Could the Sox Championship chances be doomed by the “ex-Cubs factor”?


CHICAGO – White Sox relief pitcher Craig Kimbrel’s struggles on the mound after being traded from the Cubs this year might seem significant, but that might not be the only thing that might not bode well for a White Sox playoff race – according to your superstition, this is.

Kimbrel, who has moved closer to the Crosstown Cubs, ranks among the worst contracts to expire this season.

But it could be his North Side pedigree that spells DOOM for the Sox, if you believe in the “Ex-Cubs factor” – a theory developed years ago by Chicago writer Ron Berler, and made famous by the late columnist. by Tribune Mike Royko.

Royko introduced Berler’s theories in 1989, after Berler discovered that since 1946, 12 teams had reached the World Series with at least three Cubs players in their roster. Of the 12, only one won the Fall Classic. This led Berler to speculate that after being a Cub, players possess a “Cubness virus” that spreads around the clubhouse, Royko wrote for the Chicago Tribune.

That brings us back to Kimbrel, who was posting a 0.49 ERA with the Cubs before trading. Since arriving at Sox Park, Kimbrel has a 5.68 ERA and has allowed twice as many points (12) in 20 appearances as in 39 games with the Cubs. He also missed three save chances. For you non-baseball readers, that’s not exactly what the Sox expected to get in return.

Manager Tony La Russa – who played part of a season with the Cubs in 1973, by the way – used Kimbrel in a bigger role for the closest Liam Hendricks. But Kimbrel, who was to be one of the key elements of a possible World Series championship race, was clearly not the same and led many Sox loyalists to wonder aloud why the front office of the Sox chose to bring him the south side.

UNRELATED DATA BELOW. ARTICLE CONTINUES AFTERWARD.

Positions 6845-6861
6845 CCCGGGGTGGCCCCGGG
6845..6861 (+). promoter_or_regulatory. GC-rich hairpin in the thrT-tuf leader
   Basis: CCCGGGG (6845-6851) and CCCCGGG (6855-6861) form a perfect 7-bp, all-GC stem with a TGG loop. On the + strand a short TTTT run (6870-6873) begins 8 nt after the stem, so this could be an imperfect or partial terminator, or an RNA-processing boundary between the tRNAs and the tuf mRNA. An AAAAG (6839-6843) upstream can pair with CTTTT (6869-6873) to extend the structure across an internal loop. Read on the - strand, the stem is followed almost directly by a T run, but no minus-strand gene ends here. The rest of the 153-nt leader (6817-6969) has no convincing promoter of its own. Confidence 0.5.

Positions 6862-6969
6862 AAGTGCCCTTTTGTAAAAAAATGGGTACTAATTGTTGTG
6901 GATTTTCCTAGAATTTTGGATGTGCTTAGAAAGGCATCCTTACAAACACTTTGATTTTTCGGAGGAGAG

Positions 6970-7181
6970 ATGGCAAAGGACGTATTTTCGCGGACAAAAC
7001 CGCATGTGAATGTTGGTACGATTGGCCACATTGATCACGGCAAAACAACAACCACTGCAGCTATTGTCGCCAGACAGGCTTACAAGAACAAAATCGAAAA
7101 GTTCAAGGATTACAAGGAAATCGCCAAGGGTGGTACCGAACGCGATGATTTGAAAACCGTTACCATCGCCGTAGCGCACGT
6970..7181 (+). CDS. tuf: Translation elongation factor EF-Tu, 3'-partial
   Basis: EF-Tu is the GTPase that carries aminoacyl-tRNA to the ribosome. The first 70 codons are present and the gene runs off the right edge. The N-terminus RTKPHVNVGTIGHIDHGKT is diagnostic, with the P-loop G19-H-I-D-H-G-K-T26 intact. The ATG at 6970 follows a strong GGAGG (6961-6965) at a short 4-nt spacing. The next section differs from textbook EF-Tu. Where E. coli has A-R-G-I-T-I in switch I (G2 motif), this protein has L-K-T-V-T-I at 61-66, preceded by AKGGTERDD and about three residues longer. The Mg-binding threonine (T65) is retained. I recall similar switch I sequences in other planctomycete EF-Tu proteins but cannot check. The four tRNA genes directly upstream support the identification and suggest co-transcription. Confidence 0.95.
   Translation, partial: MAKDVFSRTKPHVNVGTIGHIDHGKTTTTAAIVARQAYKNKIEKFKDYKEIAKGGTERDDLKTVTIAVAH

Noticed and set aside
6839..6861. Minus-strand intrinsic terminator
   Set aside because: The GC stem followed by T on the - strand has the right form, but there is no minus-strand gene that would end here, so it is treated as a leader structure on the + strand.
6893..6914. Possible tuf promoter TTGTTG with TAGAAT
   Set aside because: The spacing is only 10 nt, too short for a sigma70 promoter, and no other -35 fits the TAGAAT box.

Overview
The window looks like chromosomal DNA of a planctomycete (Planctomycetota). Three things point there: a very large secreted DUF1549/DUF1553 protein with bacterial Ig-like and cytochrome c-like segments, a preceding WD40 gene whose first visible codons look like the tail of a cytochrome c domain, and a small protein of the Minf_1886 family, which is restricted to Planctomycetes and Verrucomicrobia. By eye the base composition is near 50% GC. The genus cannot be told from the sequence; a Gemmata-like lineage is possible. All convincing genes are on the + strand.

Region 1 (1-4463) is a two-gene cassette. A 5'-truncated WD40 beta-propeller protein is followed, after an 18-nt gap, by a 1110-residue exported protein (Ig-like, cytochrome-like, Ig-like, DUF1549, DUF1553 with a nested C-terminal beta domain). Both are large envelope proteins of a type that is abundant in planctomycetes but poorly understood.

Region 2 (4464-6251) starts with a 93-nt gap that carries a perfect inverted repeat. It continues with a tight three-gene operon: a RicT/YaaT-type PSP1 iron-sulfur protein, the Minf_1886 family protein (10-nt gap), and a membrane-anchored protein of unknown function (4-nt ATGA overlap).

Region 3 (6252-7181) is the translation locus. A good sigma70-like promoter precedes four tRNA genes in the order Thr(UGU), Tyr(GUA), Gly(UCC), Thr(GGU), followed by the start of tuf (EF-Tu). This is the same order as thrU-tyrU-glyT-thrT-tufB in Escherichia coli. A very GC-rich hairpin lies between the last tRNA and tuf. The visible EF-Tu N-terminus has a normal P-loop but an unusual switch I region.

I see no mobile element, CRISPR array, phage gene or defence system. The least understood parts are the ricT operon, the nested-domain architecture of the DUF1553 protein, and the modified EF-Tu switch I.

Could Berler’s “virus Cubness” theories come to life? It is far too early to tell.

The Sox are set to clinch their first American League Central Division title since 2008. But if the “Ex-Cub Factor” superstition has any legs, perhaps it should be seen as a public service to remind South Siders that there are three ex-Cubs. on the program, including La Russa, the 76-year-old skipper. Pitcher Ryan Tepera, who is expected to return to the mound next week after a finger injury, played for the Cubs earlier this year.

During La Russa’s brief stint on the North Side, he only appeared in one game, according to, but scored the opening day game-winning game against the Expos after entering the game. as a pinch runner. Still, it’s worth considering.

Berler’s Beliefs may well be a rooster and bull story of epic proportions, and may fall short of the Sox’s power. But before we dismiss the black cat completely into the play, let’s remember that history has once been mean with one of Chicago’s baseball teams which, in turn, has shaken championship dreams for generations.


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